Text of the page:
Everyone who has started any new job (software or otherwise) can probably remember the first few days spent desperately trying to retain as much information as possible while drowning in the torrent of new tech, new processes, new company culture, etc. After that initial fire hose, if you're like me, then you may find yourself feeling very proud that you remember some less important detail (e.g. that your boss' birthday is coming up) only to realize that you already forgot something much more important (e.g. how to login to your new company email account).
As I thought through the experience of the first few weeks and months of my current job, I found that there are some key things I learned that helped me adjust and come up to speed. Every company has different ways they approach onboarding, and some may be more effective than others, but in the end, that's probably not something you can control. What may be most valuable about these tips I learned is that they all are totally within your power to influence!
So with that being said, here are my 4 recommendations for starting a new tech job on the right foot
Don’t be afraid to come across as not knowing something…that’s totally fine!
As the new guy on the job it was really easy for me to catch myself feeling confused and alone simply because I didn't want to come across as helpless or, even worse, technically ignorant. Luckily my coworkers were awesome and quickly taught me not to be afraid of asking questions.
The truth is, no one knows everything on day one, and you have to learn somehow. There is certainly a lot of value in figuring out something on your own, and I don't want to discredit that approach at all. I only want to point out that banging your head against a wall for 2 days to learn something that you could have figured out in 5 minutes if you asked a question might not always be the best approach -- for you or the business.
Wait...what? Yes I realize this seems to contradict the last point, but I think there is an important balance to keep in mind. Asking another person to help you usually means a sacrifice of their time, energy, or valuable focus. So make sure to respect that sacrifice and avoid pestering the same person or people over and over again with small questions.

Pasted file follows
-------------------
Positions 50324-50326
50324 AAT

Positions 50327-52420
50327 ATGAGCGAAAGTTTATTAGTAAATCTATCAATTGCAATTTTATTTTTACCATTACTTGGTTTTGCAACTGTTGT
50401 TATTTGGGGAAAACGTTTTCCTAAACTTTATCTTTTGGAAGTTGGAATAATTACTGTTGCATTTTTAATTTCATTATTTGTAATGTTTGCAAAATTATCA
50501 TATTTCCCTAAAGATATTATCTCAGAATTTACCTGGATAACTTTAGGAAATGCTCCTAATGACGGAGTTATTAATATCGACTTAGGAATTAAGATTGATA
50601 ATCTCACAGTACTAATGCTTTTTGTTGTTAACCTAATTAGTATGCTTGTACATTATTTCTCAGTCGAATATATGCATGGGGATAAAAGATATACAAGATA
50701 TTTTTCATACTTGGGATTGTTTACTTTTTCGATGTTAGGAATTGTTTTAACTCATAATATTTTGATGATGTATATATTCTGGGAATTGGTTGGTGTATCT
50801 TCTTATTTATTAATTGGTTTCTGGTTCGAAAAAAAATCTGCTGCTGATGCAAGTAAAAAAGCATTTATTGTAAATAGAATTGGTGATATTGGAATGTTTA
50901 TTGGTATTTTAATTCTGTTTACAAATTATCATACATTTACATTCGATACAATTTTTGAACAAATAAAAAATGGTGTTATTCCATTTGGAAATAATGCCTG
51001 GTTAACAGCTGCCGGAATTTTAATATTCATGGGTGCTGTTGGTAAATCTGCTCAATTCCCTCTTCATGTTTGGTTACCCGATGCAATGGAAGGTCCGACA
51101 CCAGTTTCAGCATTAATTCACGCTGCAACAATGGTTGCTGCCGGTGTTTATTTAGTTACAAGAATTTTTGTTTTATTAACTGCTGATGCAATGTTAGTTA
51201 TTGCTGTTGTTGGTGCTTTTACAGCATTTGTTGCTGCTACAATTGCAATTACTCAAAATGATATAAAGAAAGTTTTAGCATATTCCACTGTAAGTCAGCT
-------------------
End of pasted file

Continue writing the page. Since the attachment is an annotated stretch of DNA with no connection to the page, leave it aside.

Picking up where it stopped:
Generally it saved a lot of trouble if I made an attempt to figure something out myself before rushing to get someone else involved. Sometimes I was able to figure it out on my own, however even if I couldn't, that extra solo effort made it easier for me to understand a coworker's answer.
There is a balance between asking so many questions that you don't learn anything vs quietly spending hours, days, or weeks trying to "do it yourself" instead of asking for help. I never found a magic formula to perfectly determine when to ask someone else vs dig in on my own, rather to just be conscious of other people's time and energy.
I suppose if there is one concrete rule I found, it's to avoid asking the same question twice. If someone took the time to help me find the answer, it was the least I could do to write that down so I didn't have to waste their time later.
For whatever reason, starting on my first day I began taking short notes on what I accomplished each day. It wasn't an exhaustive, page long journal entry or anything. Rather it was a few lines each day about the main tasks and any tips or important things I might want to remember. As time went on I began to realize some benefits of doing this that I hadn't originally considered.
The first was in regards to repetitive tasks. Chances are when you are new, you might be assigned to do similar tasks often since there isn’t a wide breadth of things you know how to do yet. So having some notes you can reference might be helpful. And if it prevents you from having to bother someone else again, even better!
The other benefit of writing down my daily accomplishments was more subtle. Imposter syndrome is real…even after you’ve been at the job for years. Having something tangible you can look at to show yourself everything you’ve learned can be helpful in convincing yourself that although you may feel less capable than others (for now!), you really aren’t helpless. Maybe you are more confident in your skills than I am, and if so, this may not be necessary. But I found many times in the early weeks and months that I would turn back through the pages of that notebook and feel a slight boost of confidence as I realized everything I had learned. I suppose your mileage may vary.
Often there is a set process for how you are assigned work. That’s great, and make sure to kill it at those tasks. But, in my experience, occasionally there will be times when your manager or other department leaders may ask for a volunteer to <insert task here>. Even if you don’t know how to do it, raise your hand! It’s a great way to learn something new, while also building trust with those around you. Bonus points if it’s something that most people don’t like doing (or don't know how to do). It was through these volunteer opportunities that I learned how the puzzle pieces of the business fit together while also expanding my understanding of the system.
That's basically it. Starting a new position is overwhelming for so many reasons, and this isn't meant to be more urgent things to stress you out. In the end, the main goal is just to make a new job more comfortable, help you come up to speed faster, and perhaps to feel more confident in yourself too. I'm sure there are many ways to do that, and these are just a few that I found worked for me.